Embattled Kavanaugh, Now Justice, Takes Bench With ‘No Bitterness’

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Embattled Kavanaugh, Now Justice, Takes Bench With 'No Bitterness'

Justice Brett Kavanaugh, standing at the White House next to President Donald Trump, said he will arrive at the U.S. Supreme Court on Tuesday with “no bitterness” following confirmation proceedings at which he was accused of sexual misconduct claims from his high school and college years.

Kavanaugh emphasized he will be “independent” and a “force for stability and unity” on the high court, which returns Tuesday for oral arguments in the second week of the new term. Acknowledging his contentious confirmation, Kavanaugh said: “That process is over. My focus now is to be the best justice I can be. My goal is to be a great justice for all Americans and for all America.”

Kavanaugh did not name his first accuser, Christine Blasey Ford, or issue any new denials of her claims that he pinned her to a bed and tried to rip off her clothing at a party in the 1980s.

In comments that echoed, almost verbatim, his opening statement at his Senate Judiciary Committee hearing last month, Kavanaugh called the high court a “team of nine and I always will be a team player on the team of nine.”

Trump opened the ceremonial oath-taking with criticism of the sexual abuse claims that roiled Kavanaugh’s proceedings. “I want to apologize to Brett and the entire Kavanaugh family for the terrible pain you have had to endure,” Trump said. Kavanaugh, Trump declared, faced a “campaign of personal destruction.”

All eight justices were in attendance when Trump entered the East Room of the White House flanked by Kavanaugh and retired Justice Anthony Kennedy who administered the judicial oath to Kavanaugh for the second time.

Kavanaugh already had taken the two oaths required of a new U.S. Supreme Court justice. On Oct. 6 in a private ceremony in the justices’ conference room, just hours after his Senate confirmation, he took the constitutional oath which was administered by Chief Justice John Roberts Jr. Kennedy then administered the judicial oath to his former law clerk.

Besides Kavanaugh’s wife and two daughters, the court ceremony was attended by Justices Ruth Bader Ginsburg, Clarence Thomas, Elena Kagan and Samuel Alito Jr.

Kavanaugh’s remarks at the White House came just days after he was confirmed 50-48, the narrowest margin for any modern Supreme Court nominee. Claims of sexual misconduct and perjury roiled Kavanaugh’s confirmation proceedings.

Ford, a research psychologist in California, alleged that Kavanaugh in a drunken stupor sexually assaulted her at a house party in Maryland in the 1980s. Kavanaugh strongly denied the claims, and there were no witnesses who said they remembered the alleged assault or had any information about it.

Several college friends described Kavanaugh as a heavy drinker as a young adult, and they disputed his assertion that he had never consumed so much alcohol to be unable to remember clearly the events of a previous night.

Kavanaugh, testifying on Sept. 27, derided the sexual misconduct claims as part of an “orchestrated” plot by Democrats upset with Trump’s presidential win and seeking revenge on behalf of the Clintons. His partisan slam drew rebukes from conservatives and liberals alike. Retired Justice John Paul Stevens said Kavanaugh was unfit to serve on the U.S. Supreme Court.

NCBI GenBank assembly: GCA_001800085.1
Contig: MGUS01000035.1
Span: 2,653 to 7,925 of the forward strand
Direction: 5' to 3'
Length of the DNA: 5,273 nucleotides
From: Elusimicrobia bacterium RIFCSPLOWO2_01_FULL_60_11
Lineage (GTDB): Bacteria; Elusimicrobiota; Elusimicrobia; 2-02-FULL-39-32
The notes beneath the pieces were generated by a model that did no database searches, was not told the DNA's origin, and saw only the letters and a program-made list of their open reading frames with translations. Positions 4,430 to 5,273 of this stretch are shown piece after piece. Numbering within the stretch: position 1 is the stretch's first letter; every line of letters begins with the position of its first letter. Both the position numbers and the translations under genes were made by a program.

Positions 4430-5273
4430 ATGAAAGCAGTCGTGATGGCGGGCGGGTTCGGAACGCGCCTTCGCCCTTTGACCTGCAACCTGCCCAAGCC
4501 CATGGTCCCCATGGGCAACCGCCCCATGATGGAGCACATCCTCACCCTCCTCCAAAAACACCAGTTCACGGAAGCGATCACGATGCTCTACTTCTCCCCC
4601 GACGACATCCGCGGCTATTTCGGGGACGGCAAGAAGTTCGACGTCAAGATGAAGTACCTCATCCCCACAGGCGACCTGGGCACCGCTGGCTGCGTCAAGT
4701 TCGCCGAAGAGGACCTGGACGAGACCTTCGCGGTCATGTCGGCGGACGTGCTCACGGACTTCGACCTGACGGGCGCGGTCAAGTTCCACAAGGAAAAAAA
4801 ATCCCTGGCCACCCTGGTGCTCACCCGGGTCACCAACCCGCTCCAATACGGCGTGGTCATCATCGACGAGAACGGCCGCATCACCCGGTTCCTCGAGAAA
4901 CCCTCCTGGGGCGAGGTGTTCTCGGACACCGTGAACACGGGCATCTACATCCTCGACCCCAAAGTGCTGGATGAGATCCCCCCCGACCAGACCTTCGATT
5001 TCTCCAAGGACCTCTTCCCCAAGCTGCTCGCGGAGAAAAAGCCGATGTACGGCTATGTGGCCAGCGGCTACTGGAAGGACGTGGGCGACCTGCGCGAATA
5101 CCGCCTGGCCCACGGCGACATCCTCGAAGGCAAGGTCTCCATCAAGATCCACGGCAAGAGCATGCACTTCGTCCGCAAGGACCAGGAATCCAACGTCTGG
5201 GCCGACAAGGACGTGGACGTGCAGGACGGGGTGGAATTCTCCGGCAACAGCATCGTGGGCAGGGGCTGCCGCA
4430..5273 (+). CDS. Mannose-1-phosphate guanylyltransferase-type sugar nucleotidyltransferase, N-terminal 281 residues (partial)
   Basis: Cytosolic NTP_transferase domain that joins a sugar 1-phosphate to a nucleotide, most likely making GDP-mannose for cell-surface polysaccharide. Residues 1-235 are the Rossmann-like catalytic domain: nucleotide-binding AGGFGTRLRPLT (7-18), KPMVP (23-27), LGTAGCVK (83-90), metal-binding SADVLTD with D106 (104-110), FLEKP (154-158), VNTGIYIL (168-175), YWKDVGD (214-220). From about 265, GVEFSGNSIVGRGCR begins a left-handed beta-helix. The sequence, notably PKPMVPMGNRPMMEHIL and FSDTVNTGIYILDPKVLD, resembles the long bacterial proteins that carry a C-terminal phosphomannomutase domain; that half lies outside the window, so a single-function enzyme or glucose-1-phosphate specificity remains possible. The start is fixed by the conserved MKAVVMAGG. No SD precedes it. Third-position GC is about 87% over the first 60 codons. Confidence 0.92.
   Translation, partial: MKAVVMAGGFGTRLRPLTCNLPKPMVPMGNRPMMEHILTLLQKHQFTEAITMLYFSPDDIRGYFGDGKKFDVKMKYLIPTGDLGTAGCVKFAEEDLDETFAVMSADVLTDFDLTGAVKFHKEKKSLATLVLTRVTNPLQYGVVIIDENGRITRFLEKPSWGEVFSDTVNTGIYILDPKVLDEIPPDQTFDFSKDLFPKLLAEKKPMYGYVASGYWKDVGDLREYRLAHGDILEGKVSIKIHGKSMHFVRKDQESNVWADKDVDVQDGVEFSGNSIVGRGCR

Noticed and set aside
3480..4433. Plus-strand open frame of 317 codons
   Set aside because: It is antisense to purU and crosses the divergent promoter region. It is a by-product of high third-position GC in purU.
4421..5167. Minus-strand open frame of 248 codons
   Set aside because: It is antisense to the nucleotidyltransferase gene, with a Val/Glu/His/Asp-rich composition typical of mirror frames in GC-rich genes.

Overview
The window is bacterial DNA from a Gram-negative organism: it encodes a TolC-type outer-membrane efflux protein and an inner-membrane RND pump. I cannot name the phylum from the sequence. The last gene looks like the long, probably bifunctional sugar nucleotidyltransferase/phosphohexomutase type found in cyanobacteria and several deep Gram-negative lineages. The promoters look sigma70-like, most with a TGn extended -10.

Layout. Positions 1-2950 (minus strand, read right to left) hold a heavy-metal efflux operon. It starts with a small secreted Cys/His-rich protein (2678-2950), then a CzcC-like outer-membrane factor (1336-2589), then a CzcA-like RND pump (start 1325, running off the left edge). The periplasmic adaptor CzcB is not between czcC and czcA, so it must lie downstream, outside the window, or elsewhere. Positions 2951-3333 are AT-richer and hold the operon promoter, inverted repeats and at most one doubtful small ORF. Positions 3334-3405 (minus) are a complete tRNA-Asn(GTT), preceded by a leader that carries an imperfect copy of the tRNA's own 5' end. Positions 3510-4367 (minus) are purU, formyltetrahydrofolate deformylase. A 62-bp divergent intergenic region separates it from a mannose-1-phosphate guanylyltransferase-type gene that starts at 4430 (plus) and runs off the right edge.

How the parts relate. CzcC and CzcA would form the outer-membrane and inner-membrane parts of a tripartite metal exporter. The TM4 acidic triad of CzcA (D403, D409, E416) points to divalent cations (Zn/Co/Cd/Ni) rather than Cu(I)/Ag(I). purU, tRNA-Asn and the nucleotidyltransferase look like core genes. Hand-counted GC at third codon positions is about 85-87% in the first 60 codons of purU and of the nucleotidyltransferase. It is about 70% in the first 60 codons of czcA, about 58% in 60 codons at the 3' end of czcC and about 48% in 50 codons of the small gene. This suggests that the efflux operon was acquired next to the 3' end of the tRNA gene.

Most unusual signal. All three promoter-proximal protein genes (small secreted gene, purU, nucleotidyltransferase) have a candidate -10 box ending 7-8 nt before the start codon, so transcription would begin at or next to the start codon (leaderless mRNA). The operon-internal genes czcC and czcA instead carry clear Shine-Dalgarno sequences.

A law professor on Monday suggested, in a The New York Times op-ed, that Kavanaugh should have skipped the White House ceremony. Taking a pass would have been one measure to show his independence from Trump, he said.

“Much more than ceremonial independence will be necessary for Justice Kavanaugh to convince doubters he is the independent jurist he claims to be,” Michael Herz, a professor at the Benjamin N. Cardozo School of Law, wrote. “But not slouching dutifully back to the White House for a phony ceremony so the president can crow and give him his marching orders would be a good start.”

Herz said the White House ceremony “seems to have begun with Ronald Reagan, but Bill Clinton kept it up.”

Justices Sonia Sotomayor and Elena Kagan did not take or retake their oaths at the White House after their confirmations in 2009 and 2010, respectively. President Barack Obama wanted the oaths taken at the Supreme Court as a symbol of their independence from the president who appointed them.

Justices Kennedy, Thomas, Ginsburg, Stephen Breyer, Alito and Neil Gorsuch, all took oaths a second time during a White House ceremony.

In a 2009 appearance at the Newseum in Washington, Justice Stevens, who would retire that June, said it was preferable for a president to come to the court for the oath-taking because “the justice is on his or her own” at the court, independent of  the president who made the appointment. Stevens said he was “troubled by the incorrect symbolism” when justices were sworn in at the White House, and did not attend those ceremonies.

But Stevens did administer both oaths to Chief Justice Roberts at the White House in 2005. That situation however, was unusual. After the death of Chief Justice William Rehnquist, Stevens, as the senior associate justice, had the oath-giving responsibilities.

Kavanaugh is expected to be sitting Tuesday morning when the justices, in the second week of the new term, resume hearing oral arguments. Kavanaugh has hired four female law clerks for the term.

In his remarks, Kavanaugh repeated Monday that he would be the first justice in history to hire four female clerks for a single term.